Dressing yourself, you have found leopard-print tights
can be made to match a tiger-print top and ruby slippers,
absolutely flat; that you like yourself in denim, only if
it has spurious stitching on the sleeves and something odd
about the collar, preferably something neon pink; that
you prefer to buy rings, laces and chains yourself, others
tending to base their choice on numbers of digits, price.
Down the road is your boyfriend, not three hundred yards.
You know that if you leave at 3 the navvies on the tarmac
will be packing up and looking for something live; that
if you wait until 5 all the sad fathers of all the angry kids
will be bringing out the dead – racks of lamb, chickens
separated from their feet – and looking for something,
anything with warm blood; that if you leave at 8
the car headlights coming on will shine right through you,
making your legs appear white, your shoulders wide,
your hair a buzzing halo of red – scarlet, actually, because
such a colour can be made to work, any time, any place,
in the right hands – and the drivers, all of them as if
processing, looking. So: some choices. It’s a short walk
but you have all sorts of jewels to hang from yourself
and you do it slow without stupid, almost a dance.
It’s only when you get to his house that his door opens
and the dark hurries in behind you, before you’ve even
seen it. Something he once told you: that a survey of
700,000 plus proved the no.1 point of male affection is
for the waist-hip ratio. That, he said, is science.
Just in case, you wear a plastic belt, though because you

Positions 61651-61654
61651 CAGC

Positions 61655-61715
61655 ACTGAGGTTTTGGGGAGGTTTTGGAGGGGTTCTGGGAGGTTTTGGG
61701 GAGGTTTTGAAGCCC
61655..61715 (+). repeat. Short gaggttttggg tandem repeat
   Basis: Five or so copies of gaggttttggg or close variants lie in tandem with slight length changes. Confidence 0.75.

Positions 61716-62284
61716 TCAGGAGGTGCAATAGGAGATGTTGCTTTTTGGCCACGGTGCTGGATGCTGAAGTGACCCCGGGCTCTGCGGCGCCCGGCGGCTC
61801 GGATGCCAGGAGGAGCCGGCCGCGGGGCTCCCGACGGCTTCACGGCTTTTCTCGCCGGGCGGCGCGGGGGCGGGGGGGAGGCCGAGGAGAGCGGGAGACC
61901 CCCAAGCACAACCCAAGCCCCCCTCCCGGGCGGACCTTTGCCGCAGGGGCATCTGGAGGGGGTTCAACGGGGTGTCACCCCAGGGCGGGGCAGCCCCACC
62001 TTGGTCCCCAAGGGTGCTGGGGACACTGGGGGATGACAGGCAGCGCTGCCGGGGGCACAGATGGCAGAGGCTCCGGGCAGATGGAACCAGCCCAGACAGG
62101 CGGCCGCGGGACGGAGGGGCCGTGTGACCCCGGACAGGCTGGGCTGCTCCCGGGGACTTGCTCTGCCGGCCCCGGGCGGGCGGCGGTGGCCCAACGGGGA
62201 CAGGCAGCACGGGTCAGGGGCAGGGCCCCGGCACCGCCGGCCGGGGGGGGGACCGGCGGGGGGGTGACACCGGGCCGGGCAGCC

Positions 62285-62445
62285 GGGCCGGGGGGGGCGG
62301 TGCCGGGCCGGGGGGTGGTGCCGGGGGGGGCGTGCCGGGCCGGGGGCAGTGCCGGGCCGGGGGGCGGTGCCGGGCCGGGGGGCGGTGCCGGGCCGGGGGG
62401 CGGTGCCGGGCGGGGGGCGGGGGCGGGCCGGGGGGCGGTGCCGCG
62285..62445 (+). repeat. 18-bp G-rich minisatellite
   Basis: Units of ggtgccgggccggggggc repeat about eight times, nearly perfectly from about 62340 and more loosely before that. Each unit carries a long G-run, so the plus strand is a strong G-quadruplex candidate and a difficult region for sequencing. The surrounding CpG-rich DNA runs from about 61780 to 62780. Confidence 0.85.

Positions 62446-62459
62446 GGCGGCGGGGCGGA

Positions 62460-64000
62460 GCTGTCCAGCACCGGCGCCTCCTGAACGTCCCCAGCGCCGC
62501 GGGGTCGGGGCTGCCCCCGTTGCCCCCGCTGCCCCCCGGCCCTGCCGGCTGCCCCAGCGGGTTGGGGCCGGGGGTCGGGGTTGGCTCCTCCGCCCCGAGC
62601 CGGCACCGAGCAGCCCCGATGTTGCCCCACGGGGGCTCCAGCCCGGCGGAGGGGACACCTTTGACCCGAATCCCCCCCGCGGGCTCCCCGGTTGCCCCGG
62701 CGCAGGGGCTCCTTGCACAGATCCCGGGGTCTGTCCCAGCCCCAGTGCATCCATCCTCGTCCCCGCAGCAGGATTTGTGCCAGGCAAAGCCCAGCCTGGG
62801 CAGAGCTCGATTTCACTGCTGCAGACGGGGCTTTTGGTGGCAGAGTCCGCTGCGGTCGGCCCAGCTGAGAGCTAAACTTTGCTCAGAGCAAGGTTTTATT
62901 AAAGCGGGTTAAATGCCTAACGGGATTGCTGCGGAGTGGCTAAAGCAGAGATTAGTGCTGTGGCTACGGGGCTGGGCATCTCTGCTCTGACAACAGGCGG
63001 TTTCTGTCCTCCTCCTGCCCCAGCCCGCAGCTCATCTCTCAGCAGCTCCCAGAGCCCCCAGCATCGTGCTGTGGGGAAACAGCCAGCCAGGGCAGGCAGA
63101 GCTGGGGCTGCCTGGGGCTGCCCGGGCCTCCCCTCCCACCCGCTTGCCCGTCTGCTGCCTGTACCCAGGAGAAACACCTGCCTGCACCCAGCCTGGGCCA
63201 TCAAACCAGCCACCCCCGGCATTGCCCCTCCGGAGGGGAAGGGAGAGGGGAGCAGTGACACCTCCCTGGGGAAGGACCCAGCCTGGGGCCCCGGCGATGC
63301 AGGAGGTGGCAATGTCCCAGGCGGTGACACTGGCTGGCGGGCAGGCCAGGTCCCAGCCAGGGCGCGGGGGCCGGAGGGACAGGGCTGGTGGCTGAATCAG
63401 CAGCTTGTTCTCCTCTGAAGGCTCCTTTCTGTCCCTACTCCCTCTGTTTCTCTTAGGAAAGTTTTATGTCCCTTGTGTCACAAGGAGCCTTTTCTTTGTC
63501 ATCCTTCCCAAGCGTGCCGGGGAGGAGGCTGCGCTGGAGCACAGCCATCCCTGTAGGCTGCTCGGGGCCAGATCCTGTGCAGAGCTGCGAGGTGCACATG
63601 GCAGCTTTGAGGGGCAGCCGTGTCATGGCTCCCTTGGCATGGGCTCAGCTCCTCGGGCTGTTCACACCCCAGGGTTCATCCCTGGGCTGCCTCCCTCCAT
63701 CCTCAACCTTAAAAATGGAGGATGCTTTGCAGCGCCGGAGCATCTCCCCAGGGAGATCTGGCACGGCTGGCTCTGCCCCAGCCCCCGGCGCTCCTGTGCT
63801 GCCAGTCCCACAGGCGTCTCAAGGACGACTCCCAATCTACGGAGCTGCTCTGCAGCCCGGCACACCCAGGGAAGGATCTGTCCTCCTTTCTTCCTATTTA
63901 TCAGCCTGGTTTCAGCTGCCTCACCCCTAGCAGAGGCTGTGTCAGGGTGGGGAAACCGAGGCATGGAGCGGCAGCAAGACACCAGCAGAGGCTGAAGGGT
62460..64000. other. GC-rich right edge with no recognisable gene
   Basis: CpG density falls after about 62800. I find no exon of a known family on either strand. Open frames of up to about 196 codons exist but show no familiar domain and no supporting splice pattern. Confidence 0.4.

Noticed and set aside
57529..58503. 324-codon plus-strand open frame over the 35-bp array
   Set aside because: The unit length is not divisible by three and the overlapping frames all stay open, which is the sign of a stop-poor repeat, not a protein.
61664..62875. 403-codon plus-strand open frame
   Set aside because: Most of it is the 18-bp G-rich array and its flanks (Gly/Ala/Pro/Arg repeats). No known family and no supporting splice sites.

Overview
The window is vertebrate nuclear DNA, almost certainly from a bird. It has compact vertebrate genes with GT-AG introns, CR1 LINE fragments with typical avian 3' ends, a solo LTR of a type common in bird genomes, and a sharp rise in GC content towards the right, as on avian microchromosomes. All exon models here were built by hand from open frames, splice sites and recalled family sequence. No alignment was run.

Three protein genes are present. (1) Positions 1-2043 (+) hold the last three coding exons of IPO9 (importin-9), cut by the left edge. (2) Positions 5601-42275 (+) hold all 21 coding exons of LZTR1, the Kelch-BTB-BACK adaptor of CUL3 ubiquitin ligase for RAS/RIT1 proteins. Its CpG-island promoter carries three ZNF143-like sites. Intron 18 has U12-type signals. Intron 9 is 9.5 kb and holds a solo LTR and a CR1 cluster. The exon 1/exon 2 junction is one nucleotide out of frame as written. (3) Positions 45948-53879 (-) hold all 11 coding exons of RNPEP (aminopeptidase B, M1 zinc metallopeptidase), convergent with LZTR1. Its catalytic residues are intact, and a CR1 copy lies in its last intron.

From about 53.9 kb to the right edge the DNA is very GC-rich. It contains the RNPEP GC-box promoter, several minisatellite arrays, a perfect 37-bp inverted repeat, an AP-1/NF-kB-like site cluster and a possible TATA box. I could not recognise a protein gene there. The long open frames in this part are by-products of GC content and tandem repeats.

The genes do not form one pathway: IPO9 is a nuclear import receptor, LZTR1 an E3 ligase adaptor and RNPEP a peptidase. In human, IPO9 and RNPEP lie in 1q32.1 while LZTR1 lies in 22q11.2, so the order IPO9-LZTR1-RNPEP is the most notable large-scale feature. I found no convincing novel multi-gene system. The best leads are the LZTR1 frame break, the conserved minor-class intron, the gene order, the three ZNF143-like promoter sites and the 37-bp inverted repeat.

prefer the theory of colours, display, you wear it amber,
because amber means Stop – No, Get Ready To Go.
About this poem
This poem was included in Best Scottish Poems 2008. Best Scottish Poems is an online publication, consisting of 20 poems chosen by a different editor each year, with comments by the editor and poets. It provides a personal overview of a year of Scottish poetry. The editors in 2008 were Rosemary Goring and Alan Taylor.
This is a delightfully casual-seeming poem, where a sense of humour is nicely pricked by intimations of unease. Fulcher creates a cameo of womanliness in a girl who has a vivid fashion sense, her choice of colours and style reflected back at her by a world which makes women – especially those who wear bright and attention-seeking clothes – uncomfortable. What makes ‘Precious’ such a gem is the way it draws a double picture: of the girlfriend painstakingly preparing to visit her boyfriend, and calibrating every piece of clothing and jewellery; and of the city’s men folk, whose gauntlet she must run. This breed hunts like a pack of lonely, coarse and predatory individuals. Anticipating their unwanted attentions means that preparing to go out in public for a woman can feel like donning a suit of armour.
So often in thinking ourselves Subject we find we are Object. The waist-hip trivia in ‘Precious’, for example, was one of those sudden nuggets of fact published under a glossy ‘It’s Not Your Fault’ headline in some women’s magazine. Or perhaps it was in the back section of New Scientist; a pattern seen in numbers, examined, and revealed as a piece of lurking primitivism.
We spend lifetimes trying to reconcile such dichotomies of society and nature, whether in poetry or in conversation, while daily duty is to navigate this world, this hyper-reality of constant arousal: five senses stimulated at once or in quick succession. The eyes that meet ours along the roads of our journeys: what do they see? For all our intelligence, our capacity for reason and premeditation, something lacks; we notice less the primary colours of human instinct than we do the shades of modern culture. The girl in ‘Precious’ is my neighbour’s teenage daughter and has more talent for pleasure-giving artifice than anyone I know, using scientific foresight and precision. But in terms of biology, is she the scientist or the experiment?
In her defence, I have put a lot of words in the poor girl’s head. The poem was written nearly two years ago and she still takes the same few-minute walk every afternoon. Sometimes her boyfriend walks back with her. She is regularly allowed to dust his clavicle with lilac glitter, and dress him up in fairy wings.